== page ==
“[God] hath filled the hungry with good things; and the rich he hath sent empty away” (Luke 1:53).

And Jesus Himself said,

“How hard is it for them that trust in riches to enter into the kingdom of God! It is easier for a camel to go through the eye of a needle, than for a rich man to enter into the kingdom of God” (Mark 10:24-25).

Why is it so hard as to be virtually impossible? Because they “trust in riches,” they trust in money, rather than God.

Look down through history and see how often God speaks to plain people, like these shepherds, not to the high and mighty. The historian Roland Bainton said that Luther’s father was “not unduly affluent, and his wife had still to go to the forest and drag home the wood. The atmosphere of the family was that of the peasantry: rugged, rough, at times coarse” (Roland H. Bainton, Ph.D., Here I Stand: A Life of Martin Luther, New American Library, 1950, p. 19). Luther himself gave up studying to be a lawyer, and became a poor Augustinian monk, much to his father’s dismay. But it was this poor monk to whom God spoke and showed the great truth of Justification by Faith alone. It was this poor monk that God raised up to shatter the manacles and break the chains of Catholicism, breathing the life of the Reformation into the church of the Dark Ages! And it was George Whitefield, the poor and fatherless son, whose mother kept a tavern, that God raised up to proclaim the new birth throughout England and America. It was poor John Bunyan, a lowly tinker, put in prison for preaching the gospel “without a license” from the state, whom God raised up in prison to write books that have been used by God to evangelize millions for three hundred years. It was poor David Livingstone, who had to slave his way through medical school at night, working all day at a mill, that God used to penetrate the sin-darkened continent of Africa, whose writings and lectures were used to turn the British Empire against slavery. And never forget that Spurgeon was the poor son of a clergyman who never went to a Bible school, seminary, or a university, that God raised up to be the “Prince of Preachers,” the greatest Gospel preacher, aside from Whitefield, since the Apostle Paul. And Paul himself, who “counted all things but dung” to win Christ, and went through almost unbelievable hardship to do so, became the greatest Gospel preacher of all time.

Then, look at the world today. Where do we see revival in our time? Not in wealthy Europe. Not in wealthy America. We see the hand of God moving in great might and power in China, Southeast Asia, and Africa and India – among the poor, among “the weak things of the world,” God has confounded “the things that are mighty.”

And that takes us back to those shepherds on the first Christmas,

“And there were in the same country shepherds abiding in the field, keeping watch over their flock by night. And, lo, the angel of the Lord came upon them…And the angel said unto them, Fear not: for, behold, I bring you good tidings of great joy…For unto you is born this day in the city of David a Saviour, which is Christ the Lord” (Luke 2:8-11).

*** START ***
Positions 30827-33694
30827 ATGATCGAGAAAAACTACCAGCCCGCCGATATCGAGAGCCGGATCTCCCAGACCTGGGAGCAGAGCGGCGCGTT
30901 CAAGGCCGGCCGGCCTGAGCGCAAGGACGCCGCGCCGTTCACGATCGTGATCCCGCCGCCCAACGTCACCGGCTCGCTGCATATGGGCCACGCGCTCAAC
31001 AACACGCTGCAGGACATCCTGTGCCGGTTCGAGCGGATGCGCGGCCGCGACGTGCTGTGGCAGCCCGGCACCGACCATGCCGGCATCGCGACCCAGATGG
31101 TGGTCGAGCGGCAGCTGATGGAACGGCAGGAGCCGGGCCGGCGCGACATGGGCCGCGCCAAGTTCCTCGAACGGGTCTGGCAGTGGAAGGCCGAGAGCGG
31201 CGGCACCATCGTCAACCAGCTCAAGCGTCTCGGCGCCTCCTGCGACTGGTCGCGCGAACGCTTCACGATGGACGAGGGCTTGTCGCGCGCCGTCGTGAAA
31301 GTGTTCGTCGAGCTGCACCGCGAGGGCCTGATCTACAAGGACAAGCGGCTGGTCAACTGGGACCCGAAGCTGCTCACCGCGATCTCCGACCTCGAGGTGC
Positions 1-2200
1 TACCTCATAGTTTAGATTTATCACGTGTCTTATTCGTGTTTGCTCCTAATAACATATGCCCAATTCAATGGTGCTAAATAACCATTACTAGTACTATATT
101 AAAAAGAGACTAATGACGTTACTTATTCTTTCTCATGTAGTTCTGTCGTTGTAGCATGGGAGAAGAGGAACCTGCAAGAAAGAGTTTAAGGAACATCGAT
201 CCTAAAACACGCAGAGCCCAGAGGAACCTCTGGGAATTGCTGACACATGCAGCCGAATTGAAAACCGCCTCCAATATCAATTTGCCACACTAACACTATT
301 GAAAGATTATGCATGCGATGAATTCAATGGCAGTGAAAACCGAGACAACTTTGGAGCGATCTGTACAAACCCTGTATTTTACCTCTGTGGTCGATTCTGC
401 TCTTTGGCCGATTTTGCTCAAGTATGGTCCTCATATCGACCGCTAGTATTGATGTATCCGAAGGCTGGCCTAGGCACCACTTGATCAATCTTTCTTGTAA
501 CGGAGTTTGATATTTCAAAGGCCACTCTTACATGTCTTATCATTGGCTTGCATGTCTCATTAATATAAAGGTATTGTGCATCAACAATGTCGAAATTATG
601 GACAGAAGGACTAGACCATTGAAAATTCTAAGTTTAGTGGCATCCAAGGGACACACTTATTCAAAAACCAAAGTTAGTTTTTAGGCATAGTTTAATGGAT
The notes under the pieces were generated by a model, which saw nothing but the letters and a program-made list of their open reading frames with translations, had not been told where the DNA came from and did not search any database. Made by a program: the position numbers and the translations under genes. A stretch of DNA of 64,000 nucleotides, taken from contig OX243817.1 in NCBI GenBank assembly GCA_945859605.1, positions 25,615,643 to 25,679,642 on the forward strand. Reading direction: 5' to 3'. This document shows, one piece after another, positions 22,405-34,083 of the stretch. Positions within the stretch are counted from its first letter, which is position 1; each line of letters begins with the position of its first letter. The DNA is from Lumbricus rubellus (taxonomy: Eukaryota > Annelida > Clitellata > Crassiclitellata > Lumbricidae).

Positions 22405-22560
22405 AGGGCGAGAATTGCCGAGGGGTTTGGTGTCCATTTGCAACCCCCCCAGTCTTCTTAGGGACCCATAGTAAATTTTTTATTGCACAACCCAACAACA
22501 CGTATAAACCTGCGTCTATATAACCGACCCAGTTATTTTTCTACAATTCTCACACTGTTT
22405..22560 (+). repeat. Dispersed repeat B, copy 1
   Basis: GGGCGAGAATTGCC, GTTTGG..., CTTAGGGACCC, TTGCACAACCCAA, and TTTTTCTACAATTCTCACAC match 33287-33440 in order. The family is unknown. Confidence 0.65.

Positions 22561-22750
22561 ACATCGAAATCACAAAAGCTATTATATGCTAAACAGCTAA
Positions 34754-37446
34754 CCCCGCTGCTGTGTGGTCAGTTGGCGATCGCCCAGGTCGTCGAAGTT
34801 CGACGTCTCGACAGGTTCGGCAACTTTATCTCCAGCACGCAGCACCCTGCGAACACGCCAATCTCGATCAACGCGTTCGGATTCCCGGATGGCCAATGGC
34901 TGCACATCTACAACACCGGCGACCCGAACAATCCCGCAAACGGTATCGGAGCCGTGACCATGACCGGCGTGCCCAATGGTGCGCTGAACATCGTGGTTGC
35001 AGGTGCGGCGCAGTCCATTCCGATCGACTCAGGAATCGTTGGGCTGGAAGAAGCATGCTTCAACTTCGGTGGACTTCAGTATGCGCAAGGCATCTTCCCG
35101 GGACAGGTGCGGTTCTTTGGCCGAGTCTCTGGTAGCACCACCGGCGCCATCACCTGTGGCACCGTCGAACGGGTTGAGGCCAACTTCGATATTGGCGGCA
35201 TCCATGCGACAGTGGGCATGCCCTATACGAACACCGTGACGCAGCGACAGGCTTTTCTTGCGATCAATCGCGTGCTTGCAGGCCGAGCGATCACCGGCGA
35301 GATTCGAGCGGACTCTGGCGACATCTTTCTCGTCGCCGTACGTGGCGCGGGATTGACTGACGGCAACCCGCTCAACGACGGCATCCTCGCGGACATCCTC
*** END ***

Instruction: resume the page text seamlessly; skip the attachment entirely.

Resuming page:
It was these poor shepherds who were the first God called to see the newborn Christ “lying in a manger” in Bethlehem.

Is there a lesson here for you? Indeed there is! If you are not converted now, you must seek Christ while you are young and fairly poor. The Book of Ecclesiastes says,

“Remember now thy Creator in the days of thy youth”
       (Ecclesiastes 12:1).

Now, in the time of your youth and poverty, seek for Christ until you find Him. You must do that now, or it may be everlastingly too late.

“Remember now thy Creator in the days of thy youth, while the evil days come not” (Ecclesiastes 12:1).

When once you are shackled in a job and a profession, the “evil days” will begin. Your heart will no longer be tender toward God. Your mind will be so fixed on your job and career that it may be too late for you to be saved. You may become so entangled with the desire for advancement, that your heart will have no time for contemplation, quietness, and communion with God. The time for conversion is now. That’s why the Bible says,

“To day if ye will hear his voice, harden not your hearts”
       (Hebrews 3:15).

See how quickly time slips through your fingers. See how soon the means of grace will slip away, as the days of youth close their doors behind you, and you ever so quickly become a slave of your work, your advancement, and your “career.” Halt! Stop now, while there is still time!

“Be afflicted, and mourn, and weep: let your laughter be turned to mourning, and your joy to heaviness. Humble yourselves in the sight of the Lord, and he shall lift you up” (James 4:9-10).

Humble yourselves before God now, while you are still young. The prophet said,

“The harvest is past, the summer is ended, and we are not saved” (Jeremiah 8:20).

Soon the harvest will be over for you. And you are not saved! Soon the fresh days of youth will pass, nay, are already passing. And you “are not saved.”